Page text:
The overview of President Trump’s first budget proposal is displayed at the U.S. Government Publishing Office. (Joshua Roberts/Reuters)

What about the “forgotten men and women” Donald Trump talked about on the campaign trail?

With the federal budget he unveiled Thursday, President Trump showed he wants to make sure they remain forgotten.

The laid-off worker in Western Maryland who needs job retraining? The family desperate for an affordable place to live in the nation’s capital? The watermen whose livelihoods depend on a clean Chesapeake Bay? The child with a rare form of cancer who needs treatment at the National Institutes of Health?

They’d all get less help from this president, not more. It’s a budget with no heart, no humanity.

A crate of oysters is unloaded in Hollywood, Md. President Trump proposes cutting all federal funding for Chesapeake Bay restoration. (Andrew Caballero-Reynolds/AFP/Getty Images)

The Trump administration proposes deep cuts in job training, affordable housing, environmental protection, medical research, and programs that help the poor and assist those struggling in rural areas.

Forget about all of them.

The increases? Defense spending would skyrocket by $54 billion, that border wall that Trump promised Mexico will pay for would cost Americans $2.6 billion, and a school choice program would invest $1.4 billion of taxpayer money into private schools.

There’s no shortage of irony and outrage to explore here. Or as my Post colleague Drew Harwell tweeted, “Today: Trump proposes massive cuts in medical research and Meals on Wheels. Tomorrow: Trump begins fifth publicly funded trip to Mar-a-Lago.”

We shell out about $3.3 million every time the president gases up Air Force One and heads to Florida for the weekend. That’s an interesting way to spend our money, forgotten ones.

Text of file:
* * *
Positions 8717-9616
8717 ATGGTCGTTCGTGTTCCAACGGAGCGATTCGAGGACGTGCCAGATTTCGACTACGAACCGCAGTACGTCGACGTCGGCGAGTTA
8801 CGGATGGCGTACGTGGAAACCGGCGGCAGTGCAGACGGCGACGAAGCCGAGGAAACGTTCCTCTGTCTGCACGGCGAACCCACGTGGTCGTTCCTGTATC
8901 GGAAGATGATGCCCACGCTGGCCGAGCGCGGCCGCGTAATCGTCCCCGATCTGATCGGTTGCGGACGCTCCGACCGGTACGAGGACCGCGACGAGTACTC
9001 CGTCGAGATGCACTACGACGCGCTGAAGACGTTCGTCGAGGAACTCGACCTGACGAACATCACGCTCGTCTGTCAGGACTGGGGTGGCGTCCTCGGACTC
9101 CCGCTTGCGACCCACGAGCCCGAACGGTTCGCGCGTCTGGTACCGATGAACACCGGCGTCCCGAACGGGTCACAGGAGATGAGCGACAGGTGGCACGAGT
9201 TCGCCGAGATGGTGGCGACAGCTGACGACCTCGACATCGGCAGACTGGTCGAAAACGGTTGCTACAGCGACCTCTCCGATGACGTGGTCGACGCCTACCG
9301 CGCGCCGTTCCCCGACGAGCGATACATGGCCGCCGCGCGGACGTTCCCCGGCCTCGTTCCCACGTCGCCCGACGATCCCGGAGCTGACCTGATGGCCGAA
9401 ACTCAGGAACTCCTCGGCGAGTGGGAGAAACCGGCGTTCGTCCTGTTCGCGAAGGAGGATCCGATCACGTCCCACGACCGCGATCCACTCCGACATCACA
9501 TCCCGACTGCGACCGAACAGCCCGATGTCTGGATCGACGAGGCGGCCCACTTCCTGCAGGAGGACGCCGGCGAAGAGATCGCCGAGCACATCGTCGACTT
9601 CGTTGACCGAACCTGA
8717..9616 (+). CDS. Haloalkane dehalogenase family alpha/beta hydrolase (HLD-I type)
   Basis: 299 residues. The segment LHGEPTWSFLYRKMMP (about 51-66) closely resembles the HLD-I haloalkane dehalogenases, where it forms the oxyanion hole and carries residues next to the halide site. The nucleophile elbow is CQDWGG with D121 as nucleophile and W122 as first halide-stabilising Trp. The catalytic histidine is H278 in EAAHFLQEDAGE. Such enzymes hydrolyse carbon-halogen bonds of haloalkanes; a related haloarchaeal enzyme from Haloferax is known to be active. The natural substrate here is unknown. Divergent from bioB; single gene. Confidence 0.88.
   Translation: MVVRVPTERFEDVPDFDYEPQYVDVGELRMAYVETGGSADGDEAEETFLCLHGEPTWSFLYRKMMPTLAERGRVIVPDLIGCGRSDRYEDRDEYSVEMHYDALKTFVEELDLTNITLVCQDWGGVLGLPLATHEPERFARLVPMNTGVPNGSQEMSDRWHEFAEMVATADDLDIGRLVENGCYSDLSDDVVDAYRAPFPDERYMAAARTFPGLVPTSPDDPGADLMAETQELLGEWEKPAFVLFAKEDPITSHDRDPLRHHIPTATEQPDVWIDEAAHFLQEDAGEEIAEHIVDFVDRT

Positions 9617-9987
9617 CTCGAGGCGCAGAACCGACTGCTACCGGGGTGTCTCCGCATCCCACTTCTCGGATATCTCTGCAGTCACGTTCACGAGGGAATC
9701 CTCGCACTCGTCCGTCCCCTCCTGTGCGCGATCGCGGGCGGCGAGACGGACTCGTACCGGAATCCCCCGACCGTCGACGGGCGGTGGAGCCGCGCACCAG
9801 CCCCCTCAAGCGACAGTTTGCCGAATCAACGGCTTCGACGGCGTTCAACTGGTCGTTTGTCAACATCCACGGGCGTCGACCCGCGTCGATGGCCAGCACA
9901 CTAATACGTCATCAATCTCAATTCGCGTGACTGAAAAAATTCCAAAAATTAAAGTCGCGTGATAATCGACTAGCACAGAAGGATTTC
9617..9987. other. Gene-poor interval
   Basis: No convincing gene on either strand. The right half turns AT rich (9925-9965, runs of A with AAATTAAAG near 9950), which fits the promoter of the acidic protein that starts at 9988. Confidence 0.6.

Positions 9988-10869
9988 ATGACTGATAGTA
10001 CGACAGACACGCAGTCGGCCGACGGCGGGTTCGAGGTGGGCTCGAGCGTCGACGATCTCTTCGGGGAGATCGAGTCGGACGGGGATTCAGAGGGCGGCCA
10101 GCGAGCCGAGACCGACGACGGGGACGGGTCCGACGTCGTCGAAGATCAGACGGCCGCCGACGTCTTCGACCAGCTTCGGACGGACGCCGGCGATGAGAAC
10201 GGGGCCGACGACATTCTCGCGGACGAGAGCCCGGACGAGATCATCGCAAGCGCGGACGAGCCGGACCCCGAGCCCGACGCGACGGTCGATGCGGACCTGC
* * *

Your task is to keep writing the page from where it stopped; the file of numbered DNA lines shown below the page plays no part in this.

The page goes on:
Even if Congress refuses to go along with many of these cuts, budgets reflect values. Where we spend our own money speaks to priorities in our households or businesses.

A forward-thinking tech company might devote a huge part of its budget to research and development.

(Whitney Leaming/The Washington Post)

A couple with strong religious values might put a chunk of their income toward charities and parochial schools.

My family’s budget reveals a commitment to my sons’ education and activities, a deep connection to cellular service, and an unreasonable love of sushi and nicotine gum.

These are the things we see as important — they reflect who we are.

But this colder-than-a-frozen-cherry blossom-in-March Trump budget? It shows an America that few Americans recognize.

Here’s one example.

Trump proposes killing the small but successful Minority Business Development Agency, a program created by Richard M. Nixon in 1969. It’s a $30 million agency that last year, according to its annual report, worked to create 7,500 new jobs, generate $3.5 billion in contracts and helped grow 5.8 million minority-owned companies.

To put that in perspective, the same amount of taxpayer money covers the security required to guard New York’s Trump Tower for two months.

How can it be okay to slash money for the Women, Infant and Children nutrition program — part of cuts to Agriculture Department that would total nearly $5 billion?

Who could support gutting more than $6 billion from community block grants, investment partnerships, affordable housing and homeownership support programs in a nation with more than half a million homeless people? Sixteen states saw their homeless populations rise over the past year.

This budget says the White House doesn’t care about pregnant women, farmers, first-time home buyers, senior citizens, the unemployed, artists, public school teachers and scientists.

What part of America is going to be great again with a budget that stops investing in the country’s greatest asset — its people?

Forget about them?

I don’t think so.

Twitter: @petulad